In reporting Ukraine’s plight, some in media use offensive comparisons

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The statement went viral, and D’Agata, a veteran war correspondent, issued an apology Saturday, saying he had “used a poor choice of words” that he regretted. “What I had hoped to convey is that what’s unique about the fighting underway here is that this country has not really seen this scale of war in recent years, unlike some conflicts in countries I’ve covered that have tragically suffered through many years of fighting.”

But D’Agata was just one of many correspondents and commentators using offensive comparisons in their effort to explain Ukraine’s plight.

ITV News correspondent Lucy Watson reported from a train station in Kyiv that the “unthinkable” had happened to the people of Ukraine. “This is not a developing third-world nation,” she said. “This is Europe.”

Likewise, in a segment on the BBC, David Sakvarelidze, former deputy prosecutor general of Ukraine, described his emotional response in seeing “European people with blue eyes and blond hair being killed, children being killed every day” in his country.

Daniel Hannan, a former Conservative member of European Parliament, wrote in London’s Telegraph newspaper of the Ukrainian people being attacked: “They seem so like us. That is what makes it so shocking. War is no longer something visited upon impoverished and remote populations. It can happen to anyone.”

Such coverage resorts to “Orientalist concepts of ‘civilization’ that have long been present in European colonial discourse,” said Denijal Jegic, a postdoctoral researcher in communication and multimedia journalism at Lebanese American University in Beirut, in an interview. “This implicitly suggests that war is a natural phenomenon in places outside of the Euro-American sphere, and the Middle East in particular, and that war would take place because of a lack of civilization, rather than due to unjust geopolitical power distribution or foreign intervention.”

Many conflicts outside of Europe or the United States are hardly covered at all, Jegic added, and when they are, “coverage tends to focus on how the conflict is related to Western governmental interests and how it affects Western audiences.”

But the focus on the humanity of the Ukrainians affected by the Russian invasion explicitly highlighted the lens through which European and American correspondents see a war so close to home.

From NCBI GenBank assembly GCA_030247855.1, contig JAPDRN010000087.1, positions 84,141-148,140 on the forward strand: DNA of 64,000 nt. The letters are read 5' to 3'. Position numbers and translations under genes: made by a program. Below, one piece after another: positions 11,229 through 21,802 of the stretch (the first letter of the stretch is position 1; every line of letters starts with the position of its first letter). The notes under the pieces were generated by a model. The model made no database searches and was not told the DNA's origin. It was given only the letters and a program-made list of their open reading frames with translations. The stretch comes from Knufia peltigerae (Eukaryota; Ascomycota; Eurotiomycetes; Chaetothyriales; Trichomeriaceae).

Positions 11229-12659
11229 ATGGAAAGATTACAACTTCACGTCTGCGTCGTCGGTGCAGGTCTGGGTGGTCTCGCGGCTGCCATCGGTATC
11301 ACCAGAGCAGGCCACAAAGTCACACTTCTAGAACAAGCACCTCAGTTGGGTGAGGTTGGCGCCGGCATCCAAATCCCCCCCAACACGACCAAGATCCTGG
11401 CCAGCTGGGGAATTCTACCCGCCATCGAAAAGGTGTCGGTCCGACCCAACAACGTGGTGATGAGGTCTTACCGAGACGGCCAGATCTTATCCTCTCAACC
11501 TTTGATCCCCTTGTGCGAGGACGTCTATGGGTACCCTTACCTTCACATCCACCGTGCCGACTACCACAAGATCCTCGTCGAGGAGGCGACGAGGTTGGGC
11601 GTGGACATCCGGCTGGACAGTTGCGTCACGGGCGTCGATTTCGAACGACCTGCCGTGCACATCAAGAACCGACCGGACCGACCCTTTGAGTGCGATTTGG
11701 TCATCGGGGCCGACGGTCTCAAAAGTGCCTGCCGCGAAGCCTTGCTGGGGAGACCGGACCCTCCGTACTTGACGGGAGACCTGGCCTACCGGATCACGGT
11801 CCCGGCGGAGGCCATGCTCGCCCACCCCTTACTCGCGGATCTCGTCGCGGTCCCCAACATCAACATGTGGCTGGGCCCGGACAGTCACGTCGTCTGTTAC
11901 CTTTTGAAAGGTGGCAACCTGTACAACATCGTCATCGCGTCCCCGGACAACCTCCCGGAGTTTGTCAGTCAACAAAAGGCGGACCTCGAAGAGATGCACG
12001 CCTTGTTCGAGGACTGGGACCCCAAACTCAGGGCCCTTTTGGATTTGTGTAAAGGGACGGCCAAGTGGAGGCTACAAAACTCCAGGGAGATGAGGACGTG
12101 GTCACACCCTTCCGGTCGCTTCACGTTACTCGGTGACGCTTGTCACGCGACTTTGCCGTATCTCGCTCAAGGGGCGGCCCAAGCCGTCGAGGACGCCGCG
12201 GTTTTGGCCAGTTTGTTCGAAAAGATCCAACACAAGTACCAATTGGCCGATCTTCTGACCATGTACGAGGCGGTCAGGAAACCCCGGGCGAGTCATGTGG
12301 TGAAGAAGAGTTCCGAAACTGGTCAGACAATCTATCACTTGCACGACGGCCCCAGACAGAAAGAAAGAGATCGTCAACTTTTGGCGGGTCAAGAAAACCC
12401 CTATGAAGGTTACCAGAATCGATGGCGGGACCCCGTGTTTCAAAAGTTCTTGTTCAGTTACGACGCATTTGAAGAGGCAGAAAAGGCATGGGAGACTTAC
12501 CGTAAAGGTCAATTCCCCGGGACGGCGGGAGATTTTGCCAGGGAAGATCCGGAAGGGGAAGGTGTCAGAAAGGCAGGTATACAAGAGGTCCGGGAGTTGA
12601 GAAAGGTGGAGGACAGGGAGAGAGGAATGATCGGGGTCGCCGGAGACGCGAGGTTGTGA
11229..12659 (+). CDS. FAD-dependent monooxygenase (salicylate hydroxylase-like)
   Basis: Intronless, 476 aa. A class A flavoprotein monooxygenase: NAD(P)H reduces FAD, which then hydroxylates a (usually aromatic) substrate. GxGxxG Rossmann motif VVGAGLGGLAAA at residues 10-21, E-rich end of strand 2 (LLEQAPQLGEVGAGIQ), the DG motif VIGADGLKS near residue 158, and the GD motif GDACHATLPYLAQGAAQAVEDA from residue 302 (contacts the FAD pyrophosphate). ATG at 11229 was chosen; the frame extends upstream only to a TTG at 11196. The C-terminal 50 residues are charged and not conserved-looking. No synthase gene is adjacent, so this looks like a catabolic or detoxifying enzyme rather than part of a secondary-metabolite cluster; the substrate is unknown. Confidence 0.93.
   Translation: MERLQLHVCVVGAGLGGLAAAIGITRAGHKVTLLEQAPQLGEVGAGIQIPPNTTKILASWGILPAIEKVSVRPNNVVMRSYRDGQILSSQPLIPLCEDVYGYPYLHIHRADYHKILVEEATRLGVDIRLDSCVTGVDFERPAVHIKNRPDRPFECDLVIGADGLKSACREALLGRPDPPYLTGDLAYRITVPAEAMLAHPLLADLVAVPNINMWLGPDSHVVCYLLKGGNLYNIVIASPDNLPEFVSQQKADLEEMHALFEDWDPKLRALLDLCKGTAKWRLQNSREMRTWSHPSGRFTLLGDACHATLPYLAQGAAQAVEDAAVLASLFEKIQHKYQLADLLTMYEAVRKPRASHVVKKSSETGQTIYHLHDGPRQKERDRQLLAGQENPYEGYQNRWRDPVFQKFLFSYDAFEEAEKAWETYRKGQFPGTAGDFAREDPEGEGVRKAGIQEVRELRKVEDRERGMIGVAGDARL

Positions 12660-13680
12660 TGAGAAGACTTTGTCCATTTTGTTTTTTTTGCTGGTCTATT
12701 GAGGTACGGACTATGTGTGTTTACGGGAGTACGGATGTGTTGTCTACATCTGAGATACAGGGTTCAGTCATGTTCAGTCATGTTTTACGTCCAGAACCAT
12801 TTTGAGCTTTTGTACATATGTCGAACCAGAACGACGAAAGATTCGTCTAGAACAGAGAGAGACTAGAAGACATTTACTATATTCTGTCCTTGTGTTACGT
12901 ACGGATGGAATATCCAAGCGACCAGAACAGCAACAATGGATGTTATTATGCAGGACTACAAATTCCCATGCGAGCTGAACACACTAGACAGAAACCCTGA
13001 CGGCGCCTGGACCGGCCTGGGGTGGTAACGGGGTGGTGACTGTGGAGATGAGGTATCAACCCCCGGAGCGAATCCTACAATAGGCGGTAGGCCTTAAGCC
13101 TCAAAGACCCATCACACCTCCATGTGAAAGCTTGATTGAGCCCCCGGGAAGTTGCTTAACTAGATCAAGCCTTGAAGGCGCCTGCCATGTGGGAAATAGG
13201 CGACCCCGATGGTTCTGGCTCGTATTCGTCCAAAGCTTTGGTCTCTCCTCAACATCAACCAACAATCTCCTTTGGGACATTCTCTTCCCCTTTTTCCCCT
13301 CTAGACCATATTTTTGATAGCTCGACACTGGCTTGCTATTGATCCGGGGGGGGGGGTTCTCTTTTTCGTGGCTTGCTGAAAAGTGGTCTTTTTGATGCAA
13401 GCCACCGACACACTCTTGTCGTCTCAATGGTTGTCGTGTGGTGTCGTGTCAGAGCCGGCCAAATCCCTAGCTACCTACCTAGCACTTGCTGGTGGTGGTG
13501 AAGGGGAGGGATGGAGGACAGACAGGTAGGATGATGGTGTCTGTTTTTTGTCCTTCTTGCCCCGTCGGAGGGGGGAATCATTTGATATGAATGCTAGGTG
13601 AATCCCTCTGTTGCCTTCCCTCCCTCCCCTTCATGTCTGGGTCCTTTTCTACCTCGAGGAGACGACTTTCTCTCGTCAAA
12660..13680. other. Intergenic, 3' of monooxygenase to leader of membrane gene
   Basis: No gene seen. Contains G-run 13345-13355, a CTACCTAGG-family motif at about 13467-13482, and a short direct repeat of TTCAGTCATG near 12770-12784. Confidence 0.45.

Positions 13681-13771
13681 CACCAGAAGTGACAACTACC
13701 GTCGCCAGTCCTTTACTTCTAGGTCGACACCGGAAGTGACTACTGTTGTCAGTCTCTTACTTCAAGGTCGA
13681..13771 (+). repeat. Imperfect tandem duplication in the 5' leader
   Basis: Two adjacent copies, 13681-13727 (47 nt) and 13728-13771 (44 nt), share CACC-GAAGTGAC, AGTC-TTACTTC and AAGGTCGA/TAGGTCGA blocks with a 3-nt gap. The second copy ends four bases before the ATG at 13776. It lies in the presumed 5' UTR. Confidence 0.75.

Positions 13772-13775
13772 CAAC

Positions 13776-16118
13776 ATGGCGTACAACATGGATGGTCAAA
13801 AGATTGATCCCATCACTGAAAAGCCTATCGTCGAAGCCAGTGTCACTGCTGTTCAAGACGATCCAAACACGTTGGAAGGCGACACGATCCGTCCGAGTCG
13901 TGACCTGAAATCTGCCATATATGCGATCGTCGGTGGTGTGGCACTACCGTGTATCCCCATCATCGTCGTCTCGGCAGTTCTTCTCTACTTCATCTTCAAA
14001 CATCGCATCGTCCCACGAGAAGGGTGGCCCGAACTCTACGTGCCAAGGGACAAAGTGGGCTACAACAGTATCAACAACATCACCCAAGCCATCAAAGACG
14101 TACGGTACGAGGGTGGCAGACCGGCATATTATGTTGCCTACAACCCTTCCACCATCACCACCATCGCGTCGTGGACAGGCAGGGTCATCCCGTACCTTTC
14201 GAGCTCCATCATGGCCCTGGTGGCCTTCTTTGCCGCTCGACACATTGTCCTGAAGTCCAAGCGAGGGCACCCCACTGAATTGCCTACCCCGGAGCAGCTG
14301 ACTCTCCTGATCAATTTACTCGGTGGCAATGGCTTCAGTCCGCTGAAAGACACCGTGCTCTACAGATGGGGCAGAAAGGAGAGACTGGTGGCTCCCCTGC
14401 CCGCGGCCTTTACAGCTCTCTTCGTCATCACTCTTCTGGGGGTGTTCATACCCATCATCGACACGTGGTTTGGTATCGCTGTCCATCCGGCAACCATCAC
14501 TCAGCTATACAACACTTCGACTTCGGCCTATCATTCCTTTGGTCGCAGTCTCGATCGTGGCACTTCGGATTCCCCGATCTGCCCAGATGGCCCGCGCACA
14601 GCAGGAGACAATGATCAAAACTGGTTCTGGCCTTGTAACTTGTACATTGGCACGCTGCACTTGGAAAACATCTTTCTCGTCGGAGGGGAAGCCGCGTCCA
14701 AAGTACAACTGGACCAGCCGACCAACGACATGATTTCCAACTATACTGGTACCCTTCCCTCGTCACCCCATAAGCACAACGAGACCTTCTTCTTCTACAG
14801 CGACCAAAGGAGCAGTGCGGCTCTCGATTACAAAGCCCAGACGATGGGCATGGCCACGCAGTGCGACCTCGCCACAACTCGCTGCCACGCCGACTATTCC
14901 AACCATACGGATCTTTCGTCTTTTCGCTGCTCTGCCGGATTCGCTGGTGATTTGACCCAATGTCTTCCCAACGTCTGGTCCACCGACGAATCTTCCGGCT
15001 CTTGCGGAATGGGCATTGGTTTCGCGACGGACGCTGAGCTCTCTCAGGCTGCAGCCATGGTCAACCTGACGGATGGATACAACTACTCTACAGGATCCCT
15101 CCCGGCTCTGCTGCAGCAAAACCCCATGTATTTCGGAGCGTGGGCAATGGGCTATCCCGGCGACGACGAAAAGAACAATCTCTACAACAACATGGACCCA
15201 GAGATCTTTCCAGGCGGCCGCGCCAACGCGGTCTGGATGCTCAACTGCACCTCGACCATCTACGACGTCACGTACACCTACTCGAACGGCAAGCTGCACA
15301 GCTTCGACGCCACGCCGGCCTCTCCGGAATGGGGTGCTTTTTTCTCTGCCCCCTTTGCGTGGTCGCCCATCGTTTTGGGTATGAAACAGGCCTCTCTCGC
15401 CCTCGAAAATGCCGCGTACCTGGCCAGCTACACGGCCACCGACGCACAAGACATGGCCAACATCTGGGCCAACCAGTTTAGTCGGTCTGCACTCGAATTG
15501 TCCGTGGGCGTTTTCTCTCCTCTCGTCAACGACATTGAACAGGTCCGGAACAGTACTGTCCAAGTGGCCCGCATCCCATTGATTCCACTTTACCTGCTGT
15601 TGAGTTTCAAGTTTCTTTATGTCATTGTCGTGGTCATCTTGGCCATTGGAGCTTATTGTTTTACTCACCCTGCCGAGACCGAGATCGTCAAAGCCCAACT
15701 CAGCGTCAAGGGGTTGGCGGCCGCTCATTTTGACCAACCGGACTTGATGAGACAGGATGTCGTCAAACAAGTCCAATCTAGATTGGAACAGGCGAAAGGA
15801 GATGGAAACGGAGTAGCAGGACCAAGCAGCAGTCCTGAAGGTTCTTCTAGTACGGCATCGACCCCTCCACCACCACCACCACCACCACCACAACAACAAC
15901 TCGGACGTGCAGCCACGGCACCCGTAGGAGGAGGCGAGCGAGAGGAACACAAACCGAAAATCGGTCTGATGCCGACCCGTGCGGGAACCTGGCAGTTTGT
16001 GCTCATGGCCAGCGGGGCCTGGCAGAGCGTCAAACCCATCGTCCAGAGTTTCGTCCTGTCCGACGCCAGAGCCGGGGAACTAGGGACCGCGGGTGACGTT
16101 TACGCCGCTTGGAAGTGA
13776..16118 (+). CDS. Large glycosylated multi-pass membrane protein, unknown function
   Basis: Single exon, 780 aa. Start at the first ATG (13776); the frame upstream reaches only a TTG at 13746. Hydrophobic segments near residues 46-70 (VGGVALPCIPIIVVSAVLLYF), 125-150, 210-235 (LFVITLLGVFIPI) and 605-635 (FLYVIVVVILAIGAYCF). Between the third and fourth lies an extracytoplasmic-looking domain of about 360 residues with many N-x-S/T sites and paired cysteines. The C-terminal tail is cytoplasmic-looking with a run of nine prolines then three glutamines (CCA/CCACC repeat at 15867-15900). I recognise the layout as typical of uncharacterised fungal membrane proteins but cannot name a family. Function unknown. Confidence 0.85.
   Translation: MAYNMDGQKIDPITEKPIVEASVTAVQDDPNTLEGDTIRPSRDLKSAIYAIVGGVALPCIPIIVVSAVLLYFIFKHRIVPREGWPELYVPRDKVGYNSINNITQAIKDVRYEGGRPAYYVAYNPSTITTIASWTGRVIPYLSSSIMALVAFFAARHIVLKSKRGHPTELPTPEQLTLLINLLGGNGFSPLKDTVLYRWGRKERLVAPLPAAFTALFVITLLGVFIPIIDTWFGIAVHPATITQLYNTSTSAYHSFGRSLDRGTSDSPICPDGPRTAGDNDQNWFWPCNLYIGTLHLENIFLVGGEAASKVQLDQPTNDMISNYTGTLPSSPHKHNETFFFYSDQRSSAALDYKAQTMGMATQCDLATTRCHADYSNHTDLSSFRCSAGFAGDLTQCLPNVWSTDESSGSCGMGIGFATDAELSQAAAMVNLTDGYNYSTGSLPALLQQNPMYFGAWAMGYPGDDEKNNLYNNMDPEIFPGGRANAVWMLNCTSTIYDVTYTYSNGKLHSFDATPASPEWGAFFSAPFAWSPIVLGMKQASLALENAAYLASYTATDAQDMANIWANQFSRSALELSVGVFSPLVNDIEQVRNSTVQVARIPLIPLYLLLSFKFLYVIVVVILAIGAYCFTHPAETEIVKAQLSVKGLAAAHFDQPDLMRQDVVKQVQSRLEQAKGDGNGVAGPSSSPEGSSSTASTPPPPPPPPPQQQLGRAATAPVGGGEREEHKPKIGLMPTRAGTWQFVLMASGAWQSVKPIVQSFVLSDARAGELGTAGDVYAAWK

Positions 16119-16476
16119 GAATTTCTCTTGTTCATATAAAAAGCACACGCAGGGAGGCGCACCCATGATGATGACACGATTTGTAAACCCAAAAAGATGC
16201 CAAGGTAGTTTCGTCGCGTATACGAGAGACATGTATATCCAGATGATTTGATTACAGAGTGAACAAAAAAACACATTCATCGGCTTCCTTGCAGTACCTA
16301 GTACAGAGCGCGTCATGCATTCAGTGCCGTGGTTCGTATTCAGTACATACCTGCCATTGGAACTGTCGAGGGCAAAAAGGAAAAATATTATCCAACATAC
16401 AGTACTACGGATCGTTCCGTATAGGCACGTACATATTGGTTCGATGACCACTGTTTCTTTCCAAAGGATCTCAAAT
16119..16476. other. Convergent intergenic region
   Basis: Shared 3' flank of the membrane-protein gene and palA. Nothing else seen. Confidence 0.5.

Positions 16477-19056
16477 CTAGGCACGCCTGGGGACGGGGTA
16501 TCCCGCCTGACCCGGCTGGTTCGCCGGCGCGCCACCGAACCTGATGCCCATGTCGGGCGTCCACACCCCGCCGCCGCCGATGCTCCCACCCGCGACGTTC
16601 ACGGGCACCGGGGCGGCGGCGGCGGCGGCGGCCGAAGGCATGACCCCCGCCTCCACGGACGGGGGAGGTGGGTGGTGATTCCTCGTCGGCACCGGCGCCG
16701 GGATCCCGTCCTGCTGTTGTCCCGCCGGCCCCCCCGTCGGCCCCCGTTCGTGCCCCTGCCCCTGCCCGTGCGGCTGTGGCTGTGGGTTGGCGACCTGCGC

“The casual racism is shocking,” said Rasha Elass, a D.C.-based Syrian American journalist who traveled to Syria to cover the conflict there for a variety of publications. The Russian invasion of Ukraine is jarring, because “this is literally the closest it has gotten in our lifetime to a world war, … and in that regard, it is very different from the U.S. invading Afghanistan or the regional war in Syria. But it is not because one area is civilized and the other is not. It is because of the geopolitics and what is at stake.”

Philip Seib, professor emeritus of journalism and public diplomacy at the University of Southern California and author of “Information at War: Journalism, Disinformation, and Modern Warfare,” said such disparities in reporting have historical roots. “One of the most striking examples came in the 1990s, when tens of thousands of White people were dying in the Balkans and hundreds of thousands of Black people were dying in Rwanda, and the Balkans got much more coverage,” Seib said. “There seems to be a gravitational pull leading to more Western coverage of people who are ‘like us,’ to use their term.”

“That’s attributable in part to the fact that these news organizations’ American constituencies feel closer to their roots in Europe,” he added. “If something comparable was happening in a Western European country, I think the coverage would be much more intense, and the public interest would be much more intense. That’s sort of a chicken or egg thing. What comes first: the news coverage or the interest?”

The trend wasn’t isolated to English-language media outlets. Some academics noted that in certain French media outlets, Ukrainians fleeing their country were “refugees,” but Afghans doing the same in August and September were “migrants.”

On the French channel BFM TV, another commentator noted that “we’re not talking about Syrians fleeing bombs of the Syrian regime backed by [Russian President Vladimir] Putin, we’re talking about Europeans leaving in cars that look like ours to save their lives.”

And in another segment, the channel’s Ulysse Gosset remarked that: “We are in the 21st century, we are in a European city, and we have cruise missile fire as though we were in Iraq or Afghanistan, can you imagine!”

Seib thinks these double standards in international coverage will become less prominent over time as newsrooms diversify. “It’s slowly, slowly getting better, because the news business is becoming slowly, slowly more diverse,” he said.

The theme was remarkable enough to gain a mention on “Saturday Night Live” this weekend. The show opened with the Ukrainian Chorus Dumka of New York singing “Prayer for Ukraine.” But later, Weekend Update co-host Michael Che joked about the media coverage of the conflict, saying: “This is a tough subject to make jokes about. I mean, in my lifetime I’ve seen footage of attacks like this on other countries, but never a White one.”





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